WHAT THEY’RE SAYING
Different foods lead to varying inflammatory responses in the body. Some diets are protective against inflammation and other eating styles cause inflammation. Chronic inflammation can lead to reduction in bone density and may increase risk of bone fracture in adult women.1
WHAT WE KNOW
Inflammation is the immune system’s routine, healthy response to a stimulus. It results when the body is trying to fight off something, such as bacteria or a virus, which could be potentially harmful to the body.2 Signs of inflammation may include redness, swelling, heat, pain or loss of function. Severe inflammation can cause fever, sickness and exhaustion. These symptoms result because the body is working hard and using a lot of energy to fend off potential harm. Inflammation also causes several chronic diseases that may last for years or even a lifetime. This happens when the body fights against itself by mistake, confusing its own cells for foreign pathogens. Inflammatory diseases include rheumatoid arthritis, Crohn’s disease and psoriasis.
A growing body of research shows that higher-quality diets help to strengthen or maintain bone mineral density (BMD). BMD refers to the amount of minerals, such as calcium, present in the bones. As the body ages, bones naturally become thinner and lose mass because bone tissue is broken down faster than new tissue is made.3 Weaker, lighter bones are more prone to fracture. It’s unclear, however, how inflammatory foods may influence BMD and risk of fracture.
ABOUT THE STUDY
The Dietary Inflammatory Index (DII) was developed to assign a specific inflammation score to a person’s diet. Each food’s unique inflammatory score is calculated based on the results of thousands of scientific research articles.
In a recent study, researchers evaluated the association of DII score and fracture risk in women. Participants in the study were from the Women’s Health Initiative Observational Study (WHI-OS), which is the largest study of postmenopausal women’s health in the history of the United States. The study included 160,191 racially and ethnically diverse women between the ages of 50 and 79 years of age, with an average age of 63 years. This study is longitudinal, meaning participant data has been collected every year since the study began in 1993. Most women participated in the study for about 11 years. Food frequency questionnaires were used to assess DII score. Data on fractures were self-reported and collected every six (6) months, either during a clinic visit or over the phone.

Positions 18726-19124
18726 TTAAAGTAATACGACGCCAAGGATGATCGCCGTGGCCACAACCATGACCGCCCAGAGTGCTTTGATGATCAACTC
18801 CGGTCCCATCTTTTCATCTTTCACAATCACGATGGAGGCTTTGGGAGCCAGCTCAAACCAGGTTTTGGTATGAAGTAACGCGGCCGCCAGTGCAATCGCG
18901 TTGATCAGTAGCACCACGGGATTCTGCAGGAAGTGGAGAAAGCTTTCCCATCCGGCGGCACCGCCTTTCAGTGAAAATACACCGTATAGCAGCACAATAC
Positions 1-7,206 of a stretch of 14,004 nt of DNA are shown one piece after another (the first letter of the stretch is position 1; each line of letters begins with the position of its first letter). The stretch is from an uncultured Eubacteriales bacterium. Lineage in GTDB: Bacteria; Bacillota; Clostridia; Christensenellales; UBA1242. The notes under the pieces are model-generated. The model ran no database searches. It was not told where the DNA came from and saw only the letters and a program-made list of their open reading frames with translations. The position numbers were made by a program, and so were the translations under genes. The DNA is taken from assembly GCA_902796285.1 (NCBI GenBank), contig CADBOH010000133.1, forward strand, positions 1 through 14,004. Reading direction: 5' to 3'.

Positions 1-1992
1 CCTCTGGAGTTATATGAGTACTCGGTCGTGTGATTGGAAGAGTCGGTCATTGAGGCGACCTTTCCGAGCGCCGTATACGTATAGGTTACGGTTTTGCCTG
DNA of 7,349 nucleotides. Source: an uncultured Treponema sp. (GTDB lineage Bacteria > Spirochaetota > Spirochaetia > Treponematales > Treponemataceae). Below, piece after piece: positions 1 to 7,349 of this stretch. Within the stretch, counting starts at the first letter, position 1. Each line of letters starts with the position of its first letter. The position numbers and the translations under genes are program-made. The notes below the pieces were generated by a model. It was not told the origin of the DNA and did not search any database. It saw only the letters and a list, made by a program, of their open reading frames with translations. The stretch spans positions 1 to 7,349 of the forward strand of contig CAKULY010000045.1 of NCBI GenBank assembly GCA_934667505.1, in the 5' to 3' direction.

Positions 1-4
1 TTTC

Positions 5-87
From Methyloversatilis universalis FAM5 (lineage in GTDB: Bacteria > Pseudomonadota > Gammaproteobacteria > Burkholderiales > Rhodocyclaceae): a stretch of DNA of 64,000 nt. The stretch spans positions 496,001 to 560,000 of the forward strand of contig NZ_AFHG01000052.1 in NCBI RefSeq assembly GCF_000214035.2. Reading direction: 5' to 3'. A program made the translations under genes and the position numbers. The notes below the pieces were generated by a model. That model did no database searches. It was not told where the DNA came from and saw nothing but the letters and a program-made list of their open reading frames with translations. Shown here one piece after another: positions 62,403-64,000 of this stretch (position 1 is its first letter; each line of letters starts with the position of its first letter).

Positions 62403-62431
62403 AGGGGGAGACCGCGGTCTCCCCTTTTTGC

RESULTS OF THE STUDY
The results of the study show that women with the lowest DII scores (least inflammatory diet) lost significantly less BMD over the years. Women who were younger than 63 years of age and white with a high DII score experienced higher risk of hip fracture.
Results from this study highlight the importance of diet on long-term bone health. Women with higher DII scores, even at a younger age, were more likely to experience hip fracture. This risk becomes even more cause for concern with advanced age. While more research is needed, less inflammatory foods appear to assist in protecting and maintaining the integrity of BMD with age.
To strengthen your bones, we recommend a diet rich in fruits and vegetables, as produce is a great source of calcium. Aim to fill half your plate with fruits and veggies during each meal and snack and be sure to understand which foods cause inflammation and which foods fight inflammation.
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